What do bed bugs and glutathione have in common?
If you know anything about glutathione, the answer may give you a chuckle!
I remember, as a child, reciting for fun, this night time poem:
Goodnight, sleep tight!
Don't let the bedbugs bite!
Bedbugs are something those of us born and raised in the United States, after the 1940's and 1950's, didn't have to worry about. In fact, I have yet to see a live one! (I hope I never do!)
And yes, they are much tinier than the pic to the left.
Recently, a very close friend of mine, shared with me how his family was waking up everyday with some weird bites. After several doctor visits and research, my friend and his family realized they were infested with Cimex lectularius or C. lectularius!
The C. lectularius were nicknamed "bed bugs" or "bed mites" because they feed at night on human blood and so are commonly found on bedding and beds.
It was then that I learned that these parasites are now back in America.
In talking to pest control professionals, Cimex lectularius, pretty much disappeared in the USA after World War II. These six-legged insects though, have always existed in Asia, Africa, and Eastern Europe. Higher immigration from infested countries is one very possible theory for the reappearance of these annoying blood sucking bed mites. (Interestingly, my friend lives in an area where our government, increasingly under Obama, has brought in a lot of immigrants from Africa.)
And now, in America, these blood feeding insects are back! Infestations are now being reported in hotels, motels, homes, apartment complexes, college dorm rooms, homeless shelters, retirement homes, and even our children's schools all over the United States!
In fact, the Entomology (Study of Insects) Department in the University of Sydney, tells how C. lectularius infestations have increased worldwide by over 5000% since the year 2000!
C. lectularius infestations are hard to get rid of and because of the growing number of reported infestations, researchers at the Ohio State University Entomology Department have been recently studying these insects and have discovered something quite interesting:
There are some bedbugs that are being killed by pesticides and insecticides and then there are others that seem "immune" to the chemical poisons!
They learned that the stronger of these bedtime parasites carried two enzymes: cytochrome P450 (CYP9) and Glutathione S-Transferase (GST).
The study (published on January 19, 2011--see sources below) reveals that the enzymes of P450 and Glutathione S-Transferase (GST)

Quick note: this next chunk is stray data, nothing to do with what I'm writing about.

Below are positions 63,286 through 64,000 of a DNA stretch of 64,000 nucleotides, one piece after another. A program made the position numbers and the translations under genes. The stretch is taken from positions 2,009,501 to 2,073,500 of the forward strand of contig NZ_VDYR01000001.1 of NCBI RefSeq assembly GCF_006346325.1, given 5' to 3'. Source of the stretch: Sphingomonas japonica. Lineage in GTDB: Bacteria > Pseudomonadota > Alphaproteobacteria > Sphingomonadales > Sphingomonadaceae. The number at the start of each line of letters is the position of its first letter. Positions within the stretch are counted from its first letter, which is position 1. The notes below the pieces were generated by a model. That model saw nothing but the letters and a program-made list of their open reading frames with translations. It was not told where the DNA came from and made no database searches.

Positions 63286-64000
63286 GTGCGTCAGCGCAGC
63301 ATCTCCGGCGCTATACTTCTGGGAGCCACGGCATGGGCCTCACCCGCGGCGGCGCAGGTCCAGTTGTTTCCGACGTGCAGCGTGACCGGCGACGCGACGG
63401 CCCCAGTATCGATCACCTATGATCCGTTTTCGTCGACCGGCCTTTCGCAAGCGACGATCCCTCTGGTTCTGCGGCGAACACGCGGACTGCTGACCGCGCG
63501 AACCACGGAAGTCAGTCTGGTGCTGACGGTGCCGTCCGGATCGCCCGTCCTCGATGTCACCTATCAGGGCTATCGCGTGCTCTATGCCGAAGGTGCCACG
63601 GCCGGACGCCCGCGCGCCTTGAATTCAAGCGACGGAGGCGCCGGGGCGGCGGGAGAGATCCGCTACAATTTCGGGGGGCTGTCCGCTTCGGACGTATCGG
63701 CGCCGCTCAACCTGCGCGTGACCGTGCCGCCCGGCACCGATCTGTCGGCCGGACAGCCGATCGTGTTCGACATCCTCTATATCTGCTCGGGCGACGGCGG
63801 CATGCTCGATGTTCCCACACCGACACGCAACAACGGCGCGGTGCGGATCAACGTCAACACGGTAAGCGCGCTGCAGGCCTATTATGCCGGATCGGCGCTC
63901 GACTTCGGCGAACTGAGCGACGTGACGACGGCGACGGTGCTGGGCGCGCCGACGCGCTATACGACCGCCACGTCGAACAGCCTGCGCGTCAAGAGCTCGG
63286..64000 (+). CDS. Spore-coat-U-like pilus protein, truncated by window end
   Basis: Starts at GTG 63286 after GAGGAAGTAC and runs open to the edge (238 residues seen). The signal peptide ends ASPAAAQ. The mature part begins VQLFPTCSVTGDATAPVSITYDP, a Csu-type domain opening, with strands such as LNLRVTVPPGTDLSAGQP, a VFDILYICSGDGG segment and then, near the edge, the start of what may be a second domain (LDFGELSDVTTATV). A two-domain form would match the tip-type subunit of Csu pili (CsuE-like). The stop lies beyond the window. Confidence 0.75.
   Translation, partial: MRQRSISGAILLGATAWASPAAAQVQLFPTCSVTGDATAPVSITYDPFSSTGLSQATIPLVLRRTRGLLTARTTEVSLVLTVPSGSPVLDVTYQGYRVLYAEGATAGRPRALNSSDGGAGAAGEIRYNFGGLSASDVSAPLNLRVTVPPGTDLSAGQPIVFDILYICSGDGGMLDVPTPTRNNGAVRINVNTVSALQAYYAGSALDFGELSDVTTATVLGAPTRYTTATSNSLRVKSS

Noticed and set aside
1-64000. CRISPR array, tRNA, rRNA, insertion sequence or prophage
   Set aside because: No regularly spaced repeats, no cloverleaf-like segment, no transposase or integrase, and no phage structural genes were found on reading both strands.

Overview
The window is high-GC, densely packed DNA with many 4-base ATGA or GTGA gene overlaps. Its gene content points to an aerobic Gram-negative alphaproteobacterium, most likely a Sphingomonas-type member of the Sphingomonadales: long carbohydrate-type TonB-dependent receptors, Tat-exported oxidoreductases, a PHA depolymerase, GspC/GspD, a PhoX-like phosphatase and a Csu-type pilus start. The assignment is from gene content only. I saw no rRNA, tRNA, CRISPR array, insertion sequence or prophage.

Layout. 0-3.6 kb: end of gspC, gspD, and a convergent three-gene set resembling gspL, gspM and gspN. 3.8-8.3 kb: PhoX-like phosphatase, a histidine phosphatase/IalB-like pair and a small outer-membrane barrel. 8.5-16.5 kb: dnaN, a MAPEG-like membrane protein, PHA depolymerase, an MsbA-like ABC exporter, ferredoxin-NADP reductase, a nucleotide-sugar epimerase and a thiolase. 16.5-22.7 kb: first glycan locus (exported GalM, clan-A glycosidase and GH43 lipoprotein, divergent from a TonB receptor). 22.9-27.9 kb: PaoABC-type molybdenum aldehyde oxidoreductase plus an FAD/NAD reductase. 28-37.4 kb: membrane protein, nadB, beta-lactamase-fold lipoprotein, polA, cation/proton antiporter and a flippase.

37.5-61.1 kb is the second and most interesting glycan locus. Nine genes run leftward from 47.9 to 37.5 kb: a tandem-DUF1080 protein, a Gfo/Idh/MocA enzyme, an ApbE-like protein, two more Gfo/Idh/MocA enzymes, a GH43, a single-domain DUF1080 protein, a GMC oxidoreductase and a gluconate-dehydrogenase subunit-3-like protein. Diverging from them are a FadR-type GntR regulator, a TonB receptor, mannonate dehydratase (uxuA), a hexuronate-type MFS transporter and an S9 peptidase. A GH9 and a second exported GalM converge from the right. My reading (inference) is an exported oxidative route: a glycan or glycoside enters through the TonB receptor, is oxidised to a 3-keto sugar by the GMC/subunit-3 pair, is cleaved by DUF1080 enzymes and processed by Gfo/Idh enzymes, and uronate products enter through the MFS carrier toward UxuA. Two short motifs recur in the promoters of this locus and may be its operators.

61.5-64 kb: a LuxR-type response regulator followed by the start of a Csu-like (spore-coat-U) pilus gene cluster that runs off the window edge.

are actually protecting the bed bugs by detoxifying and helping to
break down the chemical, toxic compounds, and poisons found in the
pesticides or insecticides!(1)
Can you believe it? These little critters may be resistant to the very powerful "bug sprays" because they are carrying a tiny, hardly known, glutathione enzyme!!
I had to chuckle at that one! Now if a bug is being protected from powerful chemicals through glutathione, shouldn't you be protecting yourself through glutathione from the toxic modern environments we live in?
Now although that gave me a giggle, for those with parasitic infestations, it is no laughing matter.
If you have a bed bug infestation, a chemical-free, effective and NATURAL solution is Human Grade Diatomaceous Earth (or DE for short). Thankfully, bed mites/bugs CANNOT develop an immunity to DE or protect or "detox" themselves from DE like they can from pesticides, insecticides, or any chemical spray!
Incidentally, in households, where infestations are prevalent, not all household members are being bit. It seems that the ones with the healthier immune systems are bit less or are even "bite free". The blood suckers seem to go after and enjoy biting on the people with weaker immune systems as they are "easier prey" if you will.
Also, eating raw garlic daily and/or ingesting a few teaspoons of raw, organic, apple cider vinegar in a glass of water daily, helps your blood to taste "yucky" to bed bugs, fleas and other blood-sucking parasites! (I found this out when we got infested with fleas from our new kitten.)
Good Night, Sleep tight! Now you know how NOT to let the bed bugs bite!
(1)Transcriptomics of the Bed Bug (Cimex lectularius),
published January 19, 2011: Plos One published study
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